Dennis Byrd

Chief of the Arkansas News Bureau:

Bob was a good friend, a great journalist, and more than a champion of the FOI Act in Arkansas; he was the father of it, Byrd said. Bob did most of the research and the work of putting together a law that was a model for the nation and one that, for the most part, has withstood the test of time.

Bob never took the credit he deserved for his contributions to FOIA. He graciously participated in the only statewide FOI audit in the late ’90s and, after some prodding, wrote a story about the history of the act for the publication that followed the audit.

FOIA was an important part of Bob’s life, but a tiny fraction of the makeup of the man. He was humble, kind, truthful, dependable, knowledgeable, likable, even lovable.

Journalism in Arkansas has lost one of its very best. We will miss him, that’s for sure.

Max Brantley

Senior Editor, Arkansas Times.

He viewed his profession as a calling and a public service. He was a gentleman and a gentle man. He had time for anyone, particularly someone working in newspapers. But it might amuse some to know that, in addition to his good name, the fledgling weekly Arkansas Times wanted a conservative voice to speak from its editorial pages with the rest of us left-wingers. Well, Bob was a conservative businessman. But he had an open mind and a progressive heart, not in the euphemistic sense by which some have co-opted the word progressive, but in the sense of bettering the human condition. Still, it sounded kind of liberal, i guess you could say. It seemed to me that this instinct in Bob only increased as the years passed, for 14 years of column writing for the Arkansas Times. What a great guy.

Tom Larimer

Executive director, Arkansas Press Association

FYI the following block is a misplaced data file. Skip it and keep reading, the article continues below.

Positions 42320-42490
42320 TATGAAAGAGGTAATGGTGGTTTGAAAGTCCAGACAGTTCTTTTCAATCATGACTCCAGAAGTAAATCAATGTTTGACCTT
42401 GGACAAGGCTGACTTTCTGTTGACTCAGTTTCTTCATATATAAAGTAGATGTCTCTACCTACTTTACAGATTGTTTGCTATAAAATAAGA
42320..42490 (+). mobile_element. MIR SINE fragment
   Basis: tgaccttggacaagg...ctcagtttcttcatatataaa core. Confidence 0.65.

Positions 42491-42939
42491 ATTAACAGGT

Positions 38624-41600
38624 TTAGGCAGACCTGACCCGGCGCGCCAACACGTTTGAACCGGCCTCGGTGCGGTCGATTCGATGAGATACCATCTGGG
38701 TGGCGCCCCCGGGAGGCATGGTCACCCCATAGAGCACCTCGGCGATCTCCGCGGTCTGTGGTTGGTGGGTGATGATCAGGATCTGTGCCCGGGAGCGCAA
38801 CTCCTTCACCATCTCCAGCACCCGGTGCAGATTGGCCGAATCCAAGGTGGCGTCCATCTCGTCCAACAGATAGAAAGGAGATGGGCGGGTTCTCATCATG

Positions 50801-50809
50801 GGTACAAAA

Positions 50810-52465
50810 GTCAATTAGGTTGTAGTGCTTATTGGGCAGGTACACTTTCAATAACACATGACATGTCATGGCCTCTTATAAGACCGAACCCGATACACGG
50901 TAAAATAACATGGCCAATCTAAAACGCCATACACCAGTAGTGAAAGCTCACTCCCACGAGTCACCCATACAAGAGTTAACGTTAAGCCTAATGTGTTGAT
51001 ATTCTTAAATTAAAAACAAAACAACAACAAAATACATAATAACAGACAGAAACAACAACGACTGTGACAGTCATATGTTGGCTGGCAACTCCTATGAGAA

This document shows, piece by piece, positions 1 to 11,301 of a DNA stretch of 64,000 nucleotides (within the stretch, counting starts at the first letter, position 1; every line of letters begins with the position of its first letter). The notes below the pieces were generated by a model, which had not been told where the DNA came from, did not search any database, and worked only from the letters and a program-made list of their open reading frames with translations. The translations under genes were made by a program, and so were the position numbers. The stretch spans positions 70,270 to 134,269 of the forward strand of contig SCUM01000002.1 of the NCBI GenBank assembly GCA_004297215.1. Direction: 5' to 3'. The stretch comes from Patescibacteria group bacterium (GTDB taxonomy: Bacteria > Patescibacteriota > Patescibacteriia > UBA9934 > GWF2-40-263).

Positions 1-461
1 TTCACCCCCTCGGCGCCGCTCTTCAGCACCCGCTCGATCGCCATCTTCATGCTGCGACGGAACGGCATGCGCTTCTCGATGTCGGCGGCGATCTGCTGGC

When I first met Bob McCord he was publisher of the North Little Rock Times where his thought-provoking editorials earned him a lot of acclaim and the newspaper a spot among the best in Arkansas. I didn’t get a chance to work closely with Bob until he was retired but still active on the FOI Coalition where he continued to be a tremendous asset and inspiration until he was no longer able to serve. He was ‘Mr. FOI’ in Arkansas and his legacy will be enhanced by his positive works on preserving transparency at all levels of Arkansas government.

Eddie Powell

Former North Little Rock Mayor

"Arkansans and the journalism community have lost a beloved and respected man. Not only was Bob the ultimate journalist, but he was a true gentleman who, while he may have been soft spoken, had one of the sharpest and most probing minds that I have ever known. I always found Bob to be humorous, provocative in his questions but willing to listen to both sides of an issue before making up his mind on what he thought was correct. Thanks to the leadership of Bob McCord, Arkansas now has one of the most comprehensive FOI laws in the nation. I feel that the truth was always the most motivating factor in his career and those of us who have ever served in public office hope that this legacy will live forever.

Bob’s editorials were always concise, to the point and mind provoking. One never had to guess where he stood on the important issues of the day. His advice and counsel was often sought by people from all walks of life and he always graciously gave it and he hoped that both parties had learned something from their conversation. I always felt comfortable in his presence, whether we were talking about religion, business, politics or "just around the neighborhood stuff". He always made time for other people and this is one the many reasons he was and is so loved.